The New Kodak Moment

Why Storytelling Is Harder Than Ever

The following post originally appeared at BrianSolis.com.

As a brand who innovated and heralded a technology that made time stand still – the Kodak moment became a colloquialism equivalent to capturing a moment worth savoring forever. For several generations, Kodak was the world’s record keeper. But those times have quickly come and gone.

Every moment ever photographed was a Kodak moment. Until they f***ed it all up. As my friend Brian Solis succinctly points out – the Kodak moment now marks the implosion of an amazing brand…the moment they missed how consumer behavior was shifting. It marks the hubris to resist the forces that made it successful. Worst of all, it commemorates the rift between a brand’s vision and the people who make a brand what it is.

Looking back several generations, the costs and challenges of photography and videography limited how much media we could create. Brands didn’t face this challenge – flush with the money and resources to create the most effective media. Today’s smartphone-rich world, however, affords everyone the opportunity to participate in storytelling.

Read more over at BrianSolis.com

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Behind “Instagram Is” with @technopaul

"Instagram Is isn't just a film; it is a change in perspective"

November 12, 2013 Add Comment Jay Park

Although an early adopter of the popular visual-sharing platform, it wasn’t until September of 2012 that Paul Tellefsen began using Instagram much more seriously. After attending an “instameet” held by popular Instagrammer, Cory Staudacher (@withhearts), Paul was immediately drawn into the endless possibilities that the app offered: the creativity, community, and inspiration.

This all-star visual storyteller, director, and artist has surrounded himself with film and photography all his life, leading up to the founding of his own company Technopaul Productions, a visual production company centered around film, photography, and graphic design. His most recent claim to fame is Instagram Is–a documentary short about the Instagram community.

“It was something that was foreign to me,” Paul recalled. “How can you build true community through social media? But I caught on to his vision and heart fast. Almost overnight, the way I used Instagram changed from photo sharing, getting likes and followers, to building genuine community.”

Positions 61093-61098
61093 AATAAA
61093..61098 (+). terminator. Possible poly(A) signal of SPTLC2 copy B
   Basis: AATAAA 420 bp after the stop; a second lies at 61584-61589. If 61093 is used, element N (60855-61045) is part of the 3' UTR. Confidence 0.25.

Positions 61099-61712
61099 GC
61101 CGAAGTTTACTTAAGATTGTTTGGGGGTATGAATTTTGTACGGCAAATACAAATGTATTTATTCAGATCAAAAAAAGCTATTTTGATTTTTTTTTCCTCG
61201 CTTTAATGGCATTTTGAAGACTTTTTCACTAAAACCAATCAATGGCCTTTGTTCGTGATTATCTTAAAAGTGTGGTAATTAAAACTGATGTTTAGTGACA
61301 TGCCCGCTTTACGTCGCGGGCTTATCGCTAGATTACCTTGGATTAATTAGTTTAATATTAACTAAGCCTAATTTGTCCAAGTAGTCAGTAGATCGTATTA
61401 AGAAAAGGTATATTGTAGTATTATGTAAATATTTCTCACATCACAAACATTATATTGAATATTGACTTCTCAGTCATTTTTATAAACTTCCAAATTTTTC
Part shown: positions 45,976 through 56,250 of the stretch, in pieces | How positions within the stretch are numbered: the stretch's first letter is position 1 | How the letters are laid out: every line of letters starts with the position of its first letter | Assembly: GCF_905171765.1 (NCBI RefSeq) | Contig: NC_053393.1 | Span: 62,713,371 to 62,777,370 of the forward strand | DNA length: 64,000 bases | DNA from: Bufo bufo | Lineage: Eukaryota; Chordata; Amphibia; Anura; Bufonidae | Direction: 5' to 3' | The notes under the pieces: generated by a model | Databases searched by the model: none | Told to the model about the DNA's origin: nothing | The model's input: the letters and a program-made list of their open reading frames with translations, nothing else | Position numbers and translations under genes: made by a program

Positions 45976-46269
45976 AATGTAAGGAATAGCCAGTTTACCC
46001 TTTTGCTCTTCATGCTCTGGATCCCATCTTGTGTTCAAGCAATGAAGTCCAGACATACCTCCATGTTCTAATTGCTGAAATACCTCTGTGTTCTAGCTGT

Fully embracing the idea of the Instagram community, he dove right in. Very quickly, he began to experiment with new photography techniques, bonded with individuals across the world, and was featured on several accounts like @instagood.

It was studying at UT Dallas, that he was assigned to make a fake movie trailer for one of his classes. Naturally, he decided to focus on Instagram and recorded one of his personal instameets where he interviewed those Instagrammers that were present. However, he soon realized that the story of Instagram transcended a mini-fake trailer for one class and decided to make it into a full film.

Instagram Is isn’t just a film; it is a change in perspective,” he says. “Whether you are new to Instagram, don’t know about Instagram, never have liked Instagram, or just need fresh inspiration the film speaks to all these audiences. When I created Instagram Is I never could have imagined the impact it would have. I am ever grateful to be apart of this community of intentional creatives.”

Since the film’s inception, Paul has grown dramatically as an artist, director, filmmaker, and person, and he attributes a lot of it to the community he grew to embrace on Instagram. In his words, “Instagram will always be about community.” It isn’t something that can be forced or stopped on a whim; it’s organic and builds over time, and the bonds that are made tie it all together to make it last.

Check out the inspiring Instagram Is documentary and follow Paul Tellefsen on Instagram at @technopaul!

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Instagram Highlight: #AdventurerMe with @AnthonyMarcano

"I'm always looking to inspire people just like I've been inspired by others"

September 19, 2013 Add Comment Jay Park

Instagram has proven that one doesn’t need to be a professional to create beautiful content and lead inspiring lives. Anthony Marcano hopes to inspire this exact ideal in his followers to make their own adventures and photograph the journey.

Initially, the freelance photographer from Bethlehem, Pennsylvania  joined the Instagram community based on word-of-mouth from his friends along with his interest in photo filters. Eventually though, he realized that the potential of the social platform allowed so much more.

“I started focusing on achieving the best results with Instagram about a year and half ago,” he recounts. “When I say best results, I was consciously trying to render the best images via my followers’ responses, shooting, compositions and being creative.”